Eisenhower Carrier Strike Group Deploys After Extended Scrimmage

In a way, the USS Dwight D. Eisenhower and the three cruisers, four destroyers and nine Carrier Air Wing 3 squadrons that spent much of this winter out at sea have been running scrimmages to prepare for the big game, said Rear Adm. Scott Robertson, the strike group’s commander.

The big game is the Eisenhower Carrier Strike Group’s departure Wednesday on deployment. But those scrimmages, which the Navy calls COMPTUEX — a training exercise for composite units — came with some differences.

“COMPTUEX provided graduate-level training that simulates the full spectrum of operations, low intensity to high-end combat,” Robertston said. Low intensity, for example, includes humanitarian missions; high-end, on the other hand, is the kind of great-power confrontation with Russia or China that is increasingly the focus of U.S. strategic thinking.

The COMPTUEX scrimmages included, for the first time in recent memory, scenarios with SEAL team sailors and Marines to test how they and a carrier strike group would support one another.

The exercises included live fire onshore, with the strike group’s sailors providing over-the-horizon targeting and directing combat aircraft in close-air support for SEALs onshore.

In addition, the strike group practiced the complexities of coordinated operations with an expeditionary strike force of an amphibious assault ship and the Marines they bring to hostile shores.

That practice was with a virtual expeditionary force — ships and Marines that lived within the computer screens, software and radio communications systems of the Eisenhower strike group.

The Eisenhower strike group also practiced operating with another carrier-centered task force — though this one, like the expeditionary group, was virtual. Such combined strike group operations are what the most intensive confrontation with great power navies would almost certainly involve.

At the heart of much of the strike group did was what the Navy calls LVC training, for “live, virtual, and constructive.” It’s a mix of operating real ships and aircraft with virtual ones.

To practice the most intensive kind of combat, it can be tough to bring together all the fighter aircraft that might attack a carrier, Robertson said. But engaging with a relatively small number of real fighters or ships while radars and other sensors showed several more was a good way of practicing how to scramble in response, Robertson said.

“We had some days when the weather was really bad for flying, but we could run large attacks on radar that felt like the real thing,” he said.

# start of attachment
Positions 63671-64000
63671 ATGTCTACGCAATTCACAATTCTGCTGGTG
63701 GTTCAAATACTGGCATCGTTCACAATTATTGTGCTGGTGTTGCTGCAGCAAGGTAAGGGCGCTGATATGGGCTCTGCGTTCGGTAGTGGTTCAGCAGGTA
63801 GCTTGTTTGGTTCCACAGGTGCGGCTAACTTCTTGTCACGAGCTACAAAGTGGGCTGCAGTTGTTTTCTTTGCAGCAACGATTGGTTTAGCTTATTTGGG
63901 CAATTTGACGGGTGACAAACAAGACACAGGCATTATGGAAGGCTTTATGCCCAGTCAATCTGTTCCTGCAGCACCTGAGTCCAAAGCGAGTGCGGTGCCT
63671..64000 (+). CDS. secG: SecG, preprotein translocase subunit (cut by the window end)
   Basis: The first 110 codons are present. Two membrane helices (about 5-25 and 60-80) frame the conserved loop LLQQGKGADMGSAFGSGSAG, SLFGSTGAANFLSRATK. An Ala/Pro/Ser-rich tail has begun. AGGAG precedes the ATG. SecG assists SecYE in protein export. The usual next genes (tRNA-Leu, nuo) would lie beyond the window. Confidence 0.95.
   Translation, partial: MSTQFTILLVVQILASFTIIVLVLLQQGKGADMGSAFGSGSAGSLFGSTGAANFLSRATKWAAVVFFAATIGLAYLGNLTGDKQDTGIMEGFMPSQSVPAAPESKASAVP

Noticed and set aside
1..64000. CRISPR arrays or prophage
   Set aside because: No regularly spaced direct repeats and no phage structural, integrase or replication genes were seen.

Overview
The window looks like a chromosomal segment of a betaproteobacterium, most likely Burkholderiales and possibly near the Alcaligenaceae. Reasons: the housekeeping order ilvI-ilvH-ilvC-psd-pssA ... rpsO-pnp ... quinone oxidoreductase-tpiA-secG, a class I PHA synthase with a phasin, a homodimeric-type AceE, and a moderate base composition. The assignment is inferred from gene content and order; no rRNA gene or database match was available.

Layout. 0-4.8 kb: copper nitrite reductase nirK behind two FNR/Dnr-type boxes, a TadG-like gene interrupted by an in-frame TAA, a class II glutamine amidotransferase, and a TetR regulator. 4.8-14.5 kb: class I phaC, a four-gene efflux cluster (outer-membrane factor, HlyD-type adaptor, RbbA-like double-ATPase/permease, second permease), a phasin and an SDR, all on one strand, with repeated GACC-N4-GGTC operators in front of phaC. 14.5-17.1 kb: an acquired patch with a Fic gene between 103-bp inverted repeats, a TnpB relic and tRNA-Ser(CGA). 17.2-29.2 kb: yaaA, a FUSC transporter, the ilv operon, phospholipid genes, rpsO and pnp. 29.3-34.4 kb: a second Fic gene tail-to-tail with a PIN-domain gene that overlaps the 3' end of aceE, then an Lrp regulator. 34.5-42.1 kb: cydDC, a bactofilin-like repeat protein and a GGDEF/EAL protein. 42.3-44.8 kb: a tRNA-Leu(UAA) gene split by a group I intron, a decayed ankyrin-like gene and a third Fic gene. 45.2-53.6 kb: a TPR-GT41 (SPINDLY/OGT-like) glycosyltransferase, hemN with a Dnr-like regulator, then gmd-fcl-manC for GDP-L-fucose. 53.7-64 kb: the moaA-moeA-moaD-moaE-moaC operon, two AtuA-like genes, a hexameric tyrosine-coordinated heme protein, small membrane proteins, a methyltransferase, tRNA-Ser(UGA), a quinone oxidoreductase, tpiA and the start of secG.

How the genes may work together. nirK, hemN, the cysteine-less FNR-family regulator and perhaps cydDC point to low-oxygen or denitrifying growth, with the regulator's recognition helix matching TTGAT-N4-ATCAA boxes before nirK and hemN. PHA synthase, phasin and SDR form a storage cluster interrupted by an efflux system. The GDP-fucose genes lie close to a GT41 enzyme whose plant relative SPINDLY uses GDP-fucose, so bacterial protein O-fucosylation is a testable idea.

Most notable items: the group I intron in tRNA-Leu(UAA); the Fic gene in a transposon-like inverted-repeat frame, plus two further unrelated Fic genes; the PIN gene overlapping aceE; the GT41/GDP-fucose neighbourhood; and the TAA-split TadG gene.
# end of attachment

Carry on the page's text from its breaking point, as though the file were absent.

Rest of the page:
The Eisenhower strike group’s COMPTUEX scrimmages also included operations with NATO’s Sea Centre of Excellence in Norfolk.

These involved practicing NATO communications procedures that differ a bit from U.S. Navy methods, mainly because they’d involve long-distance transmissions from NATO’s London-based Allied Maritime Command or its Naval Striking and Support Forces operation in Portugal. This effort included working with different messaging formats, chat capabilities and security measures.

“This was a really good start; we got some great operating lessons out of it,” said Royal Navy Commodore Tom Guy, deputy director of Combined Joint Operations at the Sea Centre of Excellence.

Both NATO and the Navy have stepped up their focus on the North Atlantic in recent months, with the establishment of NATO’s Joint Force Command in Norfolk and the Navy’s decision to revive the Atlantic Fleet, renaming and refocusing its Norfolk-based Fleet Forces Command.

In the same way, COMPTUEX’s work with SEALs reflects a new strategic concern with great power confrontation, as special warfare operations strike a new balance with their heavy emphasis on counter-terrorism operations that dates from the 9-11 attacks two decades ago, said Capt. Donald G. Wetherbee, Commodore, Naval Special Warfare Group 2.

For Robertson, who is leading the Eisenhower strike group on its deployment after the carrier spent just six months at home, COMPTUEX marked the end of a months-long training program. The destroyers and one of the two carriers in the current strike group were not part of the Eisenhower’s group in its previous, seven-month deployment.

The months since the Eisenhower’s return started with what Robertson described as a naval version of the start of a preseason football camp, with individual ships drilling and practicing their specialties before doing team drills, while strike group ships and aircraft drilled on operating together. COMPTUEX ran through a wide variety of scenarios, designed and run by another carrier group, which also assessed the Eisenhower strike force’s performance.

The bottom line, said Robertson: “We’re ready to deploy.”

This article is written by Dave Ress from The Virginian-Pilot and was legally licensed via the Tribune Content Agency through the Industry Dive publisher network. Please direct all licensing questions to legal@industrydive.com.

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